Archive for the ‘Social networking’ Category

New music models worth checking out

Wednesday, January 16th, 2008

In a recent article, I made a series of predictions about the future of the music industry – one of those predictions was that “many new online and digital services will rise and fall.” Now that I think about it a bit more, that prediction seems kind of cheap because in the course of researching that story, I came across lots of the new online and digital services that have already risen. So half of the prediction was more just reporting than prophesying.

Even so, I thought it might be helpful to include a list of the new music models that I found while doing the research. If my prediction holds, many of these will eventually fail, and most of the others will be acquired or consolidate. Staying on top of this quickly changing industry will be tough for awhile, but knowing what’s out there now is a good place to start.

This list is obviously not exhaustive, so if you know of others, or have feedback on any of those listed below, please leave a comment. Also, some of these companies have revenue models that are clear, but others were a bit less so. If you have any input, let me know.

GoombahGoombah logoMusic recommendations based on your iTunes playlist and a comparison of what other people who share similar music interests are listening to. Goombah scans your iTunes library, finds other people who share your musical tastes, and then recommends songs to you based on the songs that they listen to. Revenue model: Affiliate income with potential to get into paid placement, with labels paying for their artists music to be part of the recommendations.

finetune- This site lets you type in an artist and they will createa custom playlist of songs based on that artist and others “like” them. Alternately, you can build your own playlist of up to 45 songs from 15 artists. You can then take your custom playlist and embed it on your blog or MySpace page. Revenue model: advertiser-supported

Groove Mobile – The leading music-for-your-cellphone provider,Groove Mobile logo they have mobile downloads, P2P sharing, music recommendations, streaming radio and music subscriptions. Groove Mobile also powers Orange’s Music Player (U.K.) and the Sprint Music Store. Revenue model: Subscriptions

Livewire Musician – This Web application lets bands, labels or managers book gigs and tours, Livewire Musician Logocommunicate with fans, manage radio promotions, manage the press, and track radio play. A basic account is free, and there are a la carte premium services available. Revenue model: Licensing fees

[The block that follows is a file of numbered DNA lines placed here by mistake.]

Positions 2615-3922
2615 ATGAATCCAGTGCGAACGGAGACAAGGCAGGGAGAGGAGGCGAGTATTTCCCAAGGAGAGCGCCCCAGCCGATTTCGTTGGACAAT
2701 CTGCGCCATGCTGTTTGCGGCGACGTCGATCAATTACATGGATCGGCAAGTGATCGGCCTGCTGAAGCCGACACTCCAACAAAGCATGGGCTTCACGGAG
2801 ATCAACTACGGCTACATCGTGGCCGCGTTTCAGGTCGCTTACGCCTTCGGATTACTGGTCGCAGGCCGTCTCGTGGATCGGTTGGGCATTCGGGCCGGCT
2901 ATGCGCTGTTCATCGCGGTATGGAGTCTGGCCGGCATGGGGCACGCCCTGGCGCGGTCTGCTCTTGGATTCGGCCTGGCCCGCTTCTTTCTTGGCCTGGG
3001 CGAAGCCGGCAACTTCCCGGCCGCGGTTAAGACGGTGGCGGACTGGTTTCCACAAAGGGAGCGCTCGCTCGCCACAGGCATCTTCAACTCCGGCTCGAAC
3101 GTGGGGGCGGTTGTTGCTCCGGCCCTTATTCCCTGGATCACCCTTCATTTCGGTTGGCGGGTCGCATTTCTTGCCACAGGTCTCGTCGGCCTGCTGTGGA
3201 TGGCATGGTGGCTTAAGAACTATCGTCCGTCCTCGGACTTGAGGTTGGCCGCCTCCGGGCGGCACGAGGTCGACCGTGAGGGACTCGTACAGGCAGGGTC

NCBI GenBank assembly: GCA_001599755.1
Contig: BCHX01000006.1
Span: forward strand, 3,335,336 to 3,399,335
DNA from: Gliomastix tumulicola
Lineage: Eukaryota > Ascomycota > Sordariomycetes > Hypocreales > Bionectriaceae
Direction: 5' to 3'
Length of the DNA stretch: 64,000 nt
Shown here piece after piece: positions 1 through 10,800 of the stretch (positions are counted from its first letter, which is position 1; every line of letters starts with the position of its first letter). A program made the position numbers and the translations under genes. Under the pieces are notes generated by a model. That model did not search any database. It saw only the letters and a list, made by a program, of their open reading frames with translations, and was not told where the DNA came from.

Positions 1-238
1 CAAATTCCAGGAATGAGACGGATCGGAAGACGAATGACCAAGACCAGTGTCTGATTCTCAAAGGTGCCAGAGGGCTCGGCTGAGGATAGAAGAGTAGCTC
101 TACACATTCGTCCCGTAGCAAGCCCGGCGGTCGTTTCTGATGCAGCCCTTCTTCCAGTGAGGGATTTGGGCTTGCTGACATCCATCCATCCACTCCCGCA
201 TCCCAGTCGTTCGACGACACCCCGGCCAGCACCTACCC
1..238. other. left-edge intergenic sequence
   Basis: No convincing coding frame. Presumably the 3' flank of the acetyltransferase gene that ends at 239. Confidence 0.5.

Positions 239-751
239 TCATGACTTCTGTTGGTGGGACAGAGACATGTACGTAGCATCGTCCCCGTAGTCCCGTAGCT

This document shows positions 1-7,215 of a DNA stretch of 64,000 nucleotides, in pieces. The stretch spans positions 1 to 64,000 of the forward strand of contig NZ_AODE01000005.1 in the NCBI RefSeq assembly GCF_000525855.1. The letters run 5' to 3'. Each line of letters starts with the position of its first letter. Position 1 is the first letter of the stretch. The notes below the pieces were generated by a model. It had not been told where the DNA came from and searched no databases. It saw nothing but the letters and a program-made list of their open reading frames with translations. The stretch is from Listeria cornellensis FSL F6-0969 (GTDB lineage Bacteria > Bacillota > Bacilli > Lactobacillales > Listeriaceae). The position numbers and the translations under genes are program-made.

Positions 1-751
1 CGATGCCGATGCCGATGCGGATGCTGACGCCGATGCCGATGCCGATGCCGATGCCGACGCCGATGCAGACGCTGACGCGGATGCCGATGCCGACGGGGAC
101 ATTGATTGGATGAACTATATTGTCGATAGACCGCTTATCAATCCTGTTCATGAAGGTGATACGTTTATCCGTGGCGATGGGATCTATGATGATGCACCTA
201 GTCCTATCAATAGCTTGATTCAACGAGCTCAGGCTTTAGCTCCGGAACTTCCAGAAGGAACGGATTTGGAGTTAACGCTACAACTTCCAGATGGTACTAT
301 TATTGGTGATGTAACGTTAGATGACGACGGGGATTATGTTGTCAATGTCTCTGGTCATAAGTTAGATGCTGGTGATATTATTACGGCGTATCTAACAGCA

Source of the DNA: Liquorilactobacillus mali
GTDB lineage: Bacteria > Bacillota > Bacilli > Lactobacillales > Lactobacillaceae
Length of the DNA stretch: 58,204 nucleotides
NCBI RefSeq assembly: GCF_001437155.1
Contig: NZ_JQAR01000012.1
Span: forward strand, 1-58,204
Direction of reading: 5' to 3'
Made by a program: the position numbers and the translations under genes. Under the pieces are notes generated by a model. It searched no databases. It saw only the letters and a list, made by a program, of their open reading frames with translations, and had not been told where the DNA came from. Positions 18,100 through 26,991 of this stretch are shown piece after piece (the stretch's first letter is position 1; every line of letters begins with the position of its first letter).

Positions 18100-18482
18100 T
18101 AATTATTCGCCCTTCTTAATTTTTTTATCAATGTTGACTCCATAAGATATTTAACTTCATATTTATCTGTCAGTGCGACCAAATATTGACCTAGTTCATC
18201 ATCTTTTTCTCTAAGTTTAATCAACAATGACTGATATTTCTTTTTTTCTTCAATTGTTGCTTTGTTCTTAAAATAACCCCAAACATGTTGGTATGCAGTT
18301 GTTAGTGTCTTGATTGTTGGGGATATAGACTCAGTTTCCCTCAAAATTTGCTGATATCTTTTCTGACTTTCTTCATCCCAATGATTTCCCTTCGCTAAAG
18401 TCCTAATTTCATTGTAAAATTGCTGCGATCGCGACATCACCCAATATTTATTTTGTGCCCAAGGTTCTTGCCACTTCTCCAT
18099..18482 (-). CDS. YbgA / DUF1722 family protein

matchmine – Suggests other songs (and movies and blogs) that youmatchmine logo‘ll be interested in based on your preferences. The company is a product of The Kraft Group/New England Patriot’s interactive media and innovation team. Revenue model: Sells general user data to partners

Nextcat – Social networking for the entertainment industry, Nextcat logowhich in the entertainment industry looks more like traditional networking. Revenue model: Advertising and sponsored listings and placements

nimbit – Business management tools for the indie musician. The nimbit logocompany’s mission is “to put musical artists in complete control of their own music business and brand, enabling them to reach their full potential as quickly as possible.” They do this by providing solutions that allow artists to sell CDs and digital downloads, merchandise, and provides assistance with online ticket sales, e-mail list management, Website design and content hosting and a variety of other services. Revenue model: Paid services

OurStage – This site works kind of like a traditional “battle of the bands.” Bands upload their music, users OurStage logoof the site vote on what they like the best. Every month there are winners of cash prizes. Revenue model: The site sells the music that is uploaded to the site.

Sonicbids – Connecting bands and music promoters. The site allows musicians to put together Sonicbids logoone digital press kit (DPK) that is then distributed to promoters and helps the artists book gigs without having to send out physical press kits. Revenue model: Promoters pay a one-time fee and artists pay for submissions.

Amie Street  – This site allows indie artists to upload their Amie Street logomusic – the more popular the song, the more expensive it is to download. All songs are free to start and then move up in cost the more popular that they get. When users recommend songs to their friends, they get credit to buy more music. Revenue model: Earn 30% of every song sold

Strayform – Artists put proposals online and they are (or aren’t) funded by the fans who see Strayform logothem. According to Strayform, “Fan funded proposals let artist get paid without giving up a big cut, without blowing money on ads, and without long term restrictive contracts.” All the media is Creative Commons licenced, so fans can use everything freely on any device and share on P2P networks. Revenue model: ?

SellaBand – With this site, musicians need to find 5,000 people who “believe in them” (people prove this SellaBand logoby giving $10 to the artist) and then SellaBand takes the artist to the “best producers and studios in town.” Then the three (artist, believer and SellaBand) split the profits from sales of $.50 downloads. According to this article from TechCrunch, some artists have hit the $50,000 mark and have already headed to the studios. Revenue model: Splits revenue with the artist and users